Friday, January 01, 2016

Seriously, WTF Are We Doing There?

Perhaps this is a surprising notion to the Navy, but when you send a ship into constricted waters close to shore, short-range weapons can hit that ship. Consider and adapt standard operating procedures, please.

There has been much made of a recent carrier gap in the Persian Gulf. There was a two-month period (if memory serves me) when we had no carrier group in the gulf to carry out strikes against ISIL. This gap was a rarity for a theater (CENTCOM) that we have historically--for many decades now--kept a carrier on station.

So guess what happened with one of our scarce carrier assets?

The USS Harry S. Truman was crossing international waters in the Strait of Hormuz when Iranian Revolutionary Guards (IRCGN) conducted a live-fire exercise right nearby, according to a statement.

An Iranian navy attack craft fired several unguided rockets near the carrier, officials said. A French frigate, the U.S. destroyer USS Bulkeley and other commercial traffic were also in the area at the time of Saturday's incident.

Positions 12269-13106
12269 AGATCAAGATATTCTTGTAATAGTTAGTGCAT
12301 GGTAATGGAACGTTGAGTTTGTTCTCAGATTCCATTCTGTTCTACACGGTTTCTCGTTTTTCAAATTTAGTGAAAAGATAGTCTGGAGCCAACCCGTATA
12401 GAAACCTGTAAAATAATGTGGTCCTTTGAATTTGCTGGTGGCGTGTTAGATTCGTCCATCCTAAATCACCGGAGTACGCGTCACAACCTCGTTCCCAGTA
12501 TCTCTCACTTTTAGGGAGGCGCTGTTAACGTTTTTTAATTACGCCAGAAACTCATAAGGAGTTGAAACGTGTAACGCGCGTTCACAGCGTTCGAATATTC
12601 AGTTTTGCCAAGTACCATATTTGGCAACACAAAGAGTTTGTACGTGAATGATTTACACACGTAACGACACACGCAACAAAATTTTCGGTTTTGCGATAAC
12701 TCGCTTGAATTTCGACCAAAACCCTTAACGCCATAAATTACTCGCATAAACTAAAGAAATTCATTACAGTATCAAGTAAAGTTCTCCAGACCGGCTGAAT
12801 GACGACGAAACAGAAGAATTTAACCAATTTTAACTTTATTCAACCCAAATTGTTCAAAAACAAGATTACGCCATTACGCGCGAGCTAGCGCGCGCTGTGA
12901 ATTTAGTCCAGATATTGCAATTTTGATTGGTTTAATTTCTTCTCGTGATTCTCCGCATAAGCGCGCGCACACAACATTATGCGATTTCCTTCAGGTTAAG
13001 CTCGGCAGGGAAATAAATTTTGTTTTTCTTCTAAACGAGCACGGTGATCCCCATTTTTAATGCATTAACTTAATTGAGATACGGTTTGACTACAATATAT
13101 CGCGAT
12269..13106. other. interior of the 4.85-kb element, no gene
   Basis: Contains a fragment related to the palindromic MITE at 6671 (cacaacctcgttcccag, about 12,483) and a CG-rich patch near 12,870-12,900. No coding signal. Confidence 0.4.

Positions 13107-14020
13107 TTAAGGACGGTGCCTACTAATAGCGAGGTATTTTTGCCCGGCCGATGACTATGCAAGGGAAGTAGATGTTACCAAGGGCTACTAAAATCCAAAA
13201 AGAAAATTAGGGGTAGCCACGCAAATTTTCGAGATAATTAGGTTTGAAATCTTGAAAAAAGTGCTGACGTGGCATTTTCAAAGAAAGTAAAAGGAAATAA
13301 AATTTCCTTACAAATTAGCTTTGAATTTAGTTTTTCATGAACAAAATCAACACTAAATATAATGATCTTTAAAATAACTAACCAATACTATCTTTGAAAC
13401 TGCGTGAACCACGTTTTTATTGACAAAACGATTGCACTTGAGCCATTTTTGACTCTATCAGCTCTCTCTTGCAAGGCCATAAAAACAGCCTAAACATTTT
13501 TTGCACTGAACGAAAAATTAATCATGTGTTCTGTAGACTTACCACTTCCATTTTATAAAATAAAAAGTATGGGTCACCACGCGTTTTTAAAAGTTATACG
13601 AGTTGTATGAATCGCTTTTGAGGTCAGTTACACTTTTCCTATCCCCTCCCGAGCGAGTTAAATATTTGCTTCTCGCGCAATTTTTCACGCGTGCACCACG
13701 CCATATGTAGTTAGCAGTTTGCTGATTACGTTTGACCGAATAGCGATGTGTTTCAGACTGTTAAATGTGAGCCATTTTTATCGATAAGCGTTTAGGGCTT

It is absolutely stupid to put one of our scarce carriers into the constricted waters of the Persian Gulf where short-range Iranian rockets could hit the carrier.

Absolutely stupid.

Are you really telling me that our vast regional coalition does not have a land airbase with room for 60 American aircraft to conduct the strikes that Truman will carry out?


I've said it before, it is folly bordering on dereliction of duty to dangle expensive naval assets in the Persian Gulf that gives Iran the opportunity--and incentive--to strike first and gather a scalp and propaganda victory in the first hours of a war.

The advantage our carriers give us is the ability to strike targets at a distance while staying away from most enemy assets. Why abandon that advantage by sailing carriers in the Gulf?

And this applies to other high value ships like our high-end destroyers deployed forward, too.

If our Navy is truly giving up on numbers to put more capabilities on a smaller number of ships (by truncating production of the LCS/frigate to free up money for more firepower on the rest of the fleet) this lesson has to be fully explored.

If we have fewer but more capable ships in 7th Fleet, for example, in the western Pacific, that just gives China the incentive to try a theater-wide Pearl Harbor against our fewer but better ships.

If that's the case, we need to avoid putting ships more capable than the LCS/frigate within range of potential enemies. Other than for show-the-flag missions, nothing we can't afford to lose and still win the naval war should be dangled temptingly in front of a potential enemy.